Successfully entering the IoT market requires a multifaceted set of skills and systems. For this reason, many of the world’s biggest service providers and tech companies are pooling their resources to meet the challenge.
Earlier this year, Orange Group and NTT championed a TM Forum’s Catalyst project called ‘Smart Life: My City, My Home, My Planet’ in collaboration with ESRI, NTS Retail, Amdocs, Infonova and Base-N. The “Catalyst Champions” – Orange and NTT – defined the project’s requirements and then validated the proposed solution developed by the other Catalyst participants. Amdocs’ contribution was its advanced Revenue Guard analytical and cyber fraud capabilities, which addressed some of the key challenges of a Smart Life/IoT ecosystem. These ranged from verifying a subscriber’s identity when joining a service to preventing possible equipment theft, unauthorized usage and unauthorized access. Other challenges concerned dealing with situations caused by human error, such as when an owner forgets to turn off heating when leaving their house.
This international collaboration provides the following key benefits to the Catalyst Champions at first, and ultimately to the industry: it mitigates risks, utilises each partner’s core competency and delivers an end-product to users considerably faster than would otherwise be possible.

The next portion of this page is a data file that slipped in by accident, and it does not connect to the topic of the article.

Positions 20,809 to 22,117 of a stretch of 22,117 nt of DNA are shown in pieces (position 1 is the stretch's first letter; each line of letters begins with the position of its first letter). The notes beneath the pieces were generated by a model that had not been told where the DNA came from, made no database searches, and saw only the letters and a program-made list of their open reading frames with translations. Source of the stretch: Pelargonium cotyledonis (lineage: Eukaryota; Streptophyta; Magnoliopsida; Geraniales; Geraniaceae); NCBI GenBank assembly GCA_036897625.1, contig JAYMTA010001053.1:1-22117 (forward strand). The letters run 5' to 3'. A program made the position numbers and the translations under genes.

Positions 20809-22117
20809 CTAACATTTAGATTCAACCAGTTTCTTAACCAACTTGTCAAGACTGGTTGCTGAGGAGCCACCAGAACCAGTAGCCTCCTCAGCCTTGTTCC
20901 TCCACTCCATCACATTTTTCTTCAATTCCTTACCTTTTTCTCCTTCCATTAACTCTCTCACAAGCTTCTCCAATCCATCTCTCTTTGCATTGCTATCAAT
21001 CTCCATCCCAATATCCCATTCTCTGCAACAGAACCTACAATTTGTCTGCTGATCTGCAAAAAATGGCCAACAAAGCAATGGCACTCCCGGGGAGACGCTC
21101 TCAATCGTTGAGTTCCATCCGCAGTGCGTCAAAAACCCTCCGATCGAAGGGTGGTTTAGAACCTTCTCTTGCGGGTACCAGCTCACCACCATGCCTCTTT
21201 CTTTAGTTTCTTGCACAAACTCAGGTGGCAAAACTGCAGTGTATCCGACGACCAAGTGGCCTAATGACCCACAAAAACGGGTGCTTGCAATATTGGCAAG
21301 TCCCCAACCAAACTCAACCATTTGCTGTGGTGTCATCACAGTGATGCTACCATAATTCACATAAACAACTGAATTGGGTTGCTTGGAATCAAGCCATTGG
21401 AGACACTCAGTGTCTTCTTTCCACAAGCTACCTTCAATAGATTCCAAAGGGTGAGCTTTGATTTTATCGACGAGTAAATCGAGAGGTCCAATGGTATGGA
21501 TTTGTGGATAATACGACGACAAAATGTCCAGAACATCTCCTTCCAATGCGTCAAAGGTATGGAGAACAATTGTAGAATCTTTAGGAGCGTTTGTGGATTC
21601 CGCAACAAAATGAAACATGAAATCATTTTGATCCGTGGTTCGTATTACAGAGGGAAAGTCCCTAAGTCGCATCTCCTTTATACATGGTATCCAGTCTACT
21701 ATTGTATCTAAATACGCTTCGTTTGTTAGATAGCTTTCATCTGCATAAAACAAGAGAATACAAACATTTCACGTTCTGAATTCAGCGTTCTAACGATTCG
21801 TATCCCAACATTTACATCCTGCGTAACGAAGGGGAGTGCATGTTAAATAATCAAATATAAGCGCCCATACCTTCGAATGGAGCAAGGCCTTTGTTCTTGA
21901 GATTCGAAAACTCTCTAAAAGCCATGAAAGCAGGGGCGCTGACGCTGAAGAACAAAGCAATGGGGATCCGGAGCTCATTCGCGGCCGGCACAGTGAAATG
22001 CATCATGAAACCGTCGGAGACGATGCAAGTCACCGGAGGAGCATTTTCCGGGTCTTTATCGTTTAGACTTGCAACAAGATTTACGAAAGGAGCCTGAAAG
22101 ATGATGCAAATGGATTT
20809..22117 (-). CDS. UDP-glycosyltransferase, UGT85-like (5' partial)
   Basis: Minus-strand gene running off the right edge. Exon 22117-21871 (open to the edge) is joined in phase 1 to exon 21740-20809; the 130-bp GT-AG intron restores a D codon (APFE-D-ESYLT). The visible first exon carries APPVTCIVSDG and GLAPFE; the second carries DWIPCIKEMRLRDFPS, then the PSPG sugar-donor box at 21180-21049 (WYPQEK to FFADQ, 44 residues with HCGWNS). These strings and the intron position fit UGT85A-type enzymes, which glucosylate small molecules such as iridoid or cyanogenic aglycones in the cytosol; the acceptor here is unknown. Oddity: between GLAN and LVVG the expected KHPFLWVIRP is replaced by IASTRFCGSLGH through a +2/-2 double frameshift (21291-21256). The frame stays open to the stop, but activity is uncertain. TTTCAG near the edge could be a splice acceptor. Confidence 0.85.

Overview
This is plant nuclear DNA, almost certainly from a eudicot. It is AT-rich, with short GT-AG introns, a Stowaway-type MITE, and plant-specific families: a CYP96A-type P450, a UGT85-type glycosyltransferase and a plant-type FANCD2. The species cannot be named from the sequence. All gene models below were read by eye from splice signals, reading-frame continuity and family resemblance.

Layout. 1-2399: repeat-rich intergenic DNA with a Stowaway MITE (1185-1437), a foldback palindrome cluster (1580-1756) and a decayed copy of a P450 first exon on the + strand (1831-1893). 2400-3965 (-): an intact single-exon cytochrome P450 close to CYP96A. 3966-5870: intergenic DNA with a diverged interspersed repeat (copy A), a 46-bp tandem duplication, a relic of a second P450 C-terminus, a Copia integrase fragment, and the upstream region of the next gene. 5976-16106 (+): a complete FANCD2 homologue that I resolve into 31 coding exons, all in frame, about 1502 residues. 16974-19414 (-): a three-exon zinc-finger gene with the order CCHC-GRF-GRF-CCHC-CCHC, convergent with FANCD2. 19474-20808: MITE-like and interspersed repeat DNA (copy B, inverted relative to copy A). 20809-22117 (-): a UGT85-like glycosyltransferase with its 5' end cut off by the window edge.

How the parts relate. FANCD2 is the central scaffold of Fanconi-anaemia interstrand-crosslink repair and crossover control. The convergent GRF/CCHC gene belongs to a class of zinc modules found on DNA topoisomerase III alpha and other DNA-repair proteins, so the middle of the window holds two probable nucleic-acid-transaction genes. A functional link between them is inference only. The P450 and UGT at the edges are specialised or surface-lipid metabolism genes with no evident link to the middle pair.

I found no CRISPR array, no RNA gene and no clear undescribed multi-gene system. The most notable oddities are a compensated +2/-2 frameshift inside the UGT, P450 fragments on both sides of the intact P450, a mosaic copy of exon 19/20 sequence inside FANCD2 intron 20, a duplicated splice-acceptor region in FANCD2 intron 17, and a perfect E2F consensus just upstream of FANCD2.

And the results are already visible. In November 2016, at the TM Forum event held in Dallas, Texas, TM Forum Catalyst participants unveiled and demonstrated a fully functioning prototype – a comprehensive and easy-to-use IoT digital service on a single platform. The prototype takes into account the product’s full lifecycle, from the point of sale through subscription, configuration, customer usage and bill payment.
An innovative offering
Revenue Guard, the Revenue Assurance and Fraud Management service provided by Amdocs, has developed new and advanced capabilities specific to IoT. Through its acquisition of Revenue Analytics company cVidya last year, Amdocs incorporated into its suite of products, an innovative analytical and advanced fraud management capability that is especially suited for IoT.